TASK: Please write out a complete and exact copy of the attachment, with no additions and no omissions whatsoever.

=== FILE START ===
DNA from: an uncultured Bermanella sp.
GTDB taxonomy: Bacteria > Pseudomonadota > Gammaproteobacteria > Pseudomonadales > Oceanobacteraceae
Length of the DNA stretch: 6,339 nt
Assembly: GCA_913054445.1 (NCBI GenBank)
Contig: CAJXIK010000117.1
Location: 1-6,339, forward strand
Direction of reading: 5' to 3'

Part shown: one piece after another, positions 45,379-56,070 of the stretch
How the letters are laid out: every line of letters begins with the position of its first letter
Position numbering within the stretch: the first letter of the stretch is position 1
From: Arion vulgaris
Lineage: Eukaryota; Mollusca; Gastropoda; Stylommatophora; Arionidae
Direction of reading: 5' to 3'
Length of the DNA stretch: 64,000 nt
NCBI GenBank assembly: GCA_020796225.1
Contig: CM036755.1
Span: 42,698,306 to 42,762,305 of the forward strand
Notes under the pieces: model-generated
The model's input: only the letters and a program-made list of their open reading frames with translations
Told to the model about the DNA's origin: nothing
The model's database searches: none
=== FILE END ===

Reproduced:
DNA from: an uncultured Bermanella sp.
GTDB taxonomy: Bacteria > Pseudomonadota > Gammaproteobacteria > Pseudomonadales > Oceanobacteraceae
Length of the DNA stretch: 6,339 nt
Assembly: GCA_913054445.1 (NCBI GenBank)
Contig: CAJXIK010000117.1
Location: 1-6,339, forward strand
Direction of reading: 5' to 3'

Part shown: one piece after another, positions 45,379-56,070 of the stretch
How the letters are laid out: every line of letters begins with the position of its first letter
Position numbering within the stretch: the first letter of the stretch is position 1
From: Arion vulgaris
Lineage: Eukaryota; Mollusca; Gastropoda; Stylommatophora; Arionidae
Direction of reading: 5' to 3'
Length of the DNA stretch: 64,000 nt
NCBI GenBank assembly: GCA_020796225.1
Contig: CM036755.1
Span: 42,698,306 to 42,762,305 of the forward strand
Notes under the pieces: model-generated
The model's input: only the letters and a program-made list of their open reading frames with translations
Told to the model about the DNA's origin: nothing
The model's database searches: none